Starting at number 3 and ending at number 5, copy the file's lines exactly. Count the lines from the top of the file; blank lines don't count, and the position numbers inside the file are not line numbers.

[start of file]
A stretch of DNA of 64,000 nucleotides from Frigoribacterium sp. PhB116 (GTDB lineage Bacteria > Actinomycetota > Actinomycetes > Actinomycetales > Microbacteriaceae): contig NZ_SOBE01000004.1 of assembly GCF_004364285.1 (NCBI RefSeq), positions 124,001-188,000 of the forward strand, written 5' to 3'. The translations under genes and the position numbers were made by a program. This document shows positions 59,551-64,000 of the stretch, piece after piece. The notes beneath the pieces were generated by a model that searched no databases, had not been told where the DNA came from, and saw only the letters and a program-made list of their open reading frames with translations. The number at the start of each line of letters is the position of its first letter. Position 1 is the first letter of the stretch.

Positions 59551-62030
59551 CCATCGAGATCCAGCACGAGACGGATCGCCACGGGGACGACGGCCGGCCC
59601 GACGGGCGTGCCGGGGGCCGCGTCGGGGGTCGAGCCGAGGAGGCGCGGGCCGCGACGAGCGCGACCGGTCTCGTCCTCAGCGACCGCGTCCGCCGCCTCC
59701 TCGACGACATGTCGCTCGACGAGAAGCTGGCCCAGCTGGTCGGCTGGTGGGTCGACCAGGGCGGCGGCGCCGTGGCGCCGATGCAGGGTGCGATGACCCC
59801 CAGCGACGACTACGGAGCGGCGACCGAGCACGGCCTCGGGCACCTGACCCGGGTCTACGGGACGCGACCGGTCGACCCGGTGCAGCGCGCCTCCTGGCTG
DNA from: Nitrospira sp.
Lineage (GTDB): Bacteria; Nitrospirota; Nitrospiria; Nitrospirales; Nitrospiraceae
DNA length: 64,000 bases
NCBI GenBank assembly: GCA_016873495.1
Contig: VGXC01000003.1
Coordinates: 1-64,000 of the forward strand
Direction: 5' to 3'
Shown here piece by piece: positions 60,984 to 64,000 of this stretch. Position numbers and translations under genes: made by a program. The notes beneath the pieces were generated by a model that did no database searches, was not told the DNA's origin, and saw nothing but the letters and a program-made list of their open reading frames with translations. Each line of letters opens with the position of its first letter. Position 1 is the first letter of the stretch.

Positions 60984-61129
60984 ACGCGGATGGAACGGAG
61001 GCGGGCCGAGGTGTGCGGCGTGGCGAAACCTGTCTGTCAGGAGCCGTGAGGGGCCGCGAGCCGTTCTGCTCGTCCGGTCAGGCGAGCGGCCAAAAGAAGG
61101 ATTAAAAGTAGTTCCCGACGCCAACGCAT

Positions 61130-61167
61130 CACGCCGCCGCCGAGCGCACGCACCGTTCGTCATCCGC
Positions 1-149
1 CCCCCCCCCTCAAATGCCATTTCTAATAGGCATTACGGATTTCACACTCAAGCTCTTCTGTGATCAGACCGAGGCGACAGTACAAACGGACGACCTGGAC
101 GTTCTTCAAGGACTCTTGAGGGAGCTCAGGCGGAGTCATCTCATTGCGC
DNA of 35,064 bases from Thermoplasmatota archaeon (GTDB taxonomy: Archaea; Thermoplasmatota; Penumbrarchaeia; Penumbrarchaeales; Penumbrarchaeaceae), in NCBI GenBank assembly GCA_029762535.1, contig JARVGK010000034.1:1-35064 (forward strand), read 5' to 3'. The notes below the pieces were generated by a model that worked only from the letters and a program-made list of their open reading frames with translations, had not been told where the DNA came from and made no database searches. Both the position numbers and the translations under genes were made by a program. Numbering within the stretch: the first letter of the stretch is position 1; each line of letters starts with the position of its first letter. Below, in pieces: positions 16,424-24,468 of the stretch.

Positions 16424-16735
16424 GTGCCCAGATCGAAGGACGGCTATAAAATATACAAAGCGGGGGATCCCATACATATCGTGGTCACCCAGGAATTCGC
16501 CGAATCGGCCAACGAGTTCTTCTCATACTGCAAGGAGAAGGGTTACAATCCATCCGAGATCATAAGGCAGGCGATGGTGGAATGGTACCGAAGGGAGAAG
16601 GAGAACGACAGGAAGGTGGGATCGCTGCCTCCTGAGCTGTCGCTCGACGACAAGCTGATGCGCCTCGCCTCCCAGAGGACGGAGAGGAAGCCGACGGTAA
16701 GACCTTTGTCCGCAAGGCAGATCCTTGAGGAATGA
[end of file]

59551 CCATCGAGATCCAGCACGAGACGGATCGCCACGGGGACGACGGCCGGCCC
59601 GACGGGCGTGCCGGGGGCCGCGTCGGGGGTCGAGCCGAGGAGGCGCGGGCCGCGACGAGCGCGACCGGTCTCGTCCTCAGCGACCGCGTCCGCCGCCTCC
59701 TCGACGACATGTCGCTCGACGAGAAGCTGGCCCAGCTGGTCGGCTGGTGGGTCGACCAGGGCGGCGGCGCCGTGGCGCCGATGCAGGGTGCGATGACCCC